Major in Interdisciplinary Social Science
The rationale for the College core requirement in social science acknowledges the significant diversity within the disciplines and departments grouped under that umbrella: some approaches are “quantitative or experimental,” while others are “observational and interpretive.” What unites them, the rationale suggests, is that “all examine the ways people think and act as members of social networks, how those networks function as complex systems, and how those systems in turn affect individual lives.” The major in Interdisciplinary Social Science begins with the assumption that incarcerated students are particularly attuned to the workings of so many of these complex systems, and their often malign effects on both individuals and communities. It seeks to build on the passionate drive that incarcerated students have to understand these “structures and institutions we take for granted” by giving them the theoretical frameworks and methodological apparatuses necessary to analyze and critique those structures and systems. The major brings together course offerings from Anthropology, Economics, Government, Linguistics, Psychology, and Sociology, as well as from College interdisciplinary programs with strengths in the social sciences (e.g, the History, Behavioral Science, and Social Inquiry concentration in African American Studies, as well as subfields within Justice and Peace Studies and Women’s and Gender Studies).
In order to provide a coherent framework for the diversity of approaches within the social sciences, the major is integrative at key places in the curriculum: both the two-course introductory sequence (which functions as the core requirement for all students and the gateway to the major program) and the two-course methodologies sequence* are interdisciplinary in nature, surveying motivating questions and methodologies from across College departments and programs. The intermediate electives will give students opportunities to gain depth or breadth in social science disciplines of particular interest, while there will be further opportunities for interdisciplinary and integrative work in the advanced seminars and the capstone course. At the highest level, the major invites students not only to understand and analyze existing social structures but also to imagine possibilities for social transformation–more inclusive communities, more participatory democracy, a more just social order.
*NB: all students in the BLA program satisfy the core Mathematics/Computer Science requirement with Probability and Statistics (MATH 040), which serve as preparation and the prerequisite for the quantitative methods introduced in the major.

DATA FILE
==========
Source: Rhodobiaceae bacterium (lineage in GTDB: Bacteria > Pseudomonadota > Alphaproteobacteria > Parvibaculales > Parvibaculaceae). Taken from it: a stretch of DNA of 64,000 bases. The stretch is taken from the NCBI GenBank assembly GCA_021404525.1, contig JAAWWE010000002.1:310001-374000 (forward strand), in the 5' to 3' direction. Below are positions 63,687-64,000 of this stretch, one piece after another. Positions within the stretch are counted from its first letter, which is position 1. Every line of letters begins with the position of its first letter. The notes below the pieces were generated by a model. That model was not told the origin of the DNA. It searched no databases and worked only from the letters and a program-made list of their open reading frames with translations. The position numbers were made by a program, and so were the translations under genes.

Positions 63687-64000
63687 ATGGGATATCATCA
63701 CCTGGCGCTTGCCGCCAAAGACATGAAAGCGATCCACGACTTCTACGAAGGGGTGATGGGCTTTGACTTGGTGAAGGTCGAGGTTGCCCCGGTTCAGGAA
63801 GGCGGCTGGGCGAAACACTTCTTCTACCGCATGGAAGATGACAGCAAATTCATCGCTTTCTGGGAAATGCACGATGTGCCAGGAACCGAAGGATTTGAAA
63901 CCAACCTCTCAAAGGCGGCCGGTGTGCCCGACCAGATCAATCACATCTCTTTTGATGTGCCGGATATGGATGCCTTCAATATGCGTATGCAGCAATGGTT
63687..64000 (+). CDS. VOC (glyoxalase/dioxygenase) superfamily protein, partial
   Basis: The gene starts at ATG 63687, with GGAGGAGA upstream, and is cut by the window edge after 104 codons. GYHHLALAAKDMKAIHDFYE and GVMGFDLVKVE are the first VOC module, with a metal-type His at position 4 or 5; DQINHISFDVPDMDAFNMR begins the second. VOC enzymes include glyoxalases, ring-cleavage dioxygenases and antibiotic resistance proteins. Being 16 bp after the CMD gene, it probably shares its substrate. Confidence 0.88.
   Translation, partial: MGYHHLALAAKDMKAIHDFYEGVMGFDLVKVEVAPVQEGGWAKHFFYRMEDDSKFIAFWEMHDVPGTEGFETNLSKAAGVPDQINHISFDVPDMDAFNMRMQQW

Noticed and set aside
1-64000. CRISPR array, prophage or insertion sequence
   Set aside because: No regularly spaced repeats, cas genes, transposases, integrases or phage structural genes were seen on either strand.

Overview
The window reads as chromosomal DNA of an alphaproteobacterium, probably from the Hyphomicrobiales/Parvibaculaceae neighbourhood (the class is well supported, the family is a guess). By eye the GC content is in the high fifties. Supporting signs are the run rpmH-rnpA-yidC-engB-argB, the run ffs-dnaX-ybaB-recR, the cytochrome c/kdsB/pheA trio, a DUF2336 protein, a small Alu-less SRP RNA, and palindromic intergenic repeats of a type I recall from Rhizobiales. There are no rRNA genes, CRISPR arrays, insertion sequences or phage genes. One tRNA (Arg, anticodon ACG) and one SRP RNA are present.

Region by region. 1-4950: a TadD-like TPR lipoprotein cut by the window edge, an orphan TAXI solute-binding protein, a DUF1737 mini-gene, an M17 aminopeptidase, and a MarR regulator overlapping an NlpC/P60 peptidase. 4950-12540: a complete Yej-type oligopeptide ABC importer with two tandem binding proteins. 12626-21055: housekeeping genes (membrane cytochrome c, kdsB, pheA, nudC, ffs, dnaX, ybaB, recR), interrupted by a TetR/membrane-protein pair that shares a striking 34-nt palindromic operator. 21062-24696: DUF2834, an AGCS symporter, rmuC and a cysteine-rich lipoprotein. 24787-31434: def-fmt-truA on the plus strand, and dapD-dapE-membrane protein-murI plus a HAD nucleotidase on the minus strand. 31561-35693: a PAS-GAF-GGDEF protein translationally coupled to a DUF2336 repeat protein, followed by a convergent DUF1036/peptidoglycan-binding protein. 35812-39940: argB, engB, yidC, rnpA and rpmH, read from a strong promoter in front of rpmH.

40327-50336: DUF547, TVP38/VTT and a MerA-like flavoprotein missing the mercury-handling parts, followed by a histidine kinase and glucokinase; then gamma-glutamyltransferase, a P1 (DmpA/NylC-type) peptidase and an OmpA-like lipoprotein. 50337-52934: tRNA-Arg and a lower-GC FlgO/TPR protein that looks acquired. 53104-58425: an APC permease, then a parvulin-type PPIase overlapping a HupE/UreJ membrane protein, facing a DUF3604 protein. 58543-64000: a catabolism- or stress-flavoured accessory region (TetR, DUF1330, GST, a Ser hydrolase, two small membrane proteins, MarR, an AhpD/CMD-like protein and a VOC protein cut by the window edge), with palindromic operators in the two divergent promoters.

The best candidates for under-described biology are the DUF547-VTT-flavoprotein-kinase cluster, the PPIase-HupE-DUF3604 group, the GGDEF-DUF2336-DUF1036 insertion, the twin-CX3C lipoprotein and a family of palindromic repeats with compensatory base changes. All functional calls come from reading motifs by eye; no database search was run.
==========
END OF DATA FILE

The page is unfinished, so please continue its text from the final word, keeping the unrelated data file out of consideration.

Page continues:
The major in Interdisciplinary Social Science requires ten (10) courses as follows:
Intro to Interdisciplinary Social Science (2)
Two-course sequence, serving as the core requirement in social science for all students in the BLA program as well as the gateway into the major for those who so choose. Course will have a thematic focus (e.g., gentrification; inequality; migration and refugees), with topic to vary by professor. May be team-taught or taught on a colloquium model, with one instructor of record and modules from each discipline or interdiscipline taught on a rotating basis.
Methodologies in the Social Sciences (2)
Introduces quantitative and qualitative research methods, inclusive of all methodologies employed across the social sciences in College programs, in a problem- or project-based approach. Ordinarily completed in the third or fourth year of the program.
Intermediate Social Science Electives (3)
These courses can be interdisciplinary in nature, but will more often resemble common intermediate electives taught within major programs on the main campus: 100+ courses in African American Studies; 100+ electives in Anthropology; 100- and 200-level electives in Government; 200+ courses in Justice and Peace Studies; 200- and 300-level courses in Linguistics; 100- and 200-level courses in Psychology; 100+ electives in Sociology; 200+ courses in WGST.
NB: Intermediate electives can be taken either before or after the methodologies sequence.
Advanced Seminars in the Social Sciences (2)
This tier of courses is for advanced work in the major, with opportunities to work in greater depth on areas of interest to faculty and students. Advanced seminars can be interdisciplinary in focus or similar to upper-level courses taught within disciplinary major programs on the main campus. Potential for courses to be offered in response to student (research) interests.
Senior Capstone (1)
Emphasis on mentored research, sharing of work in progress, and integration and reflection.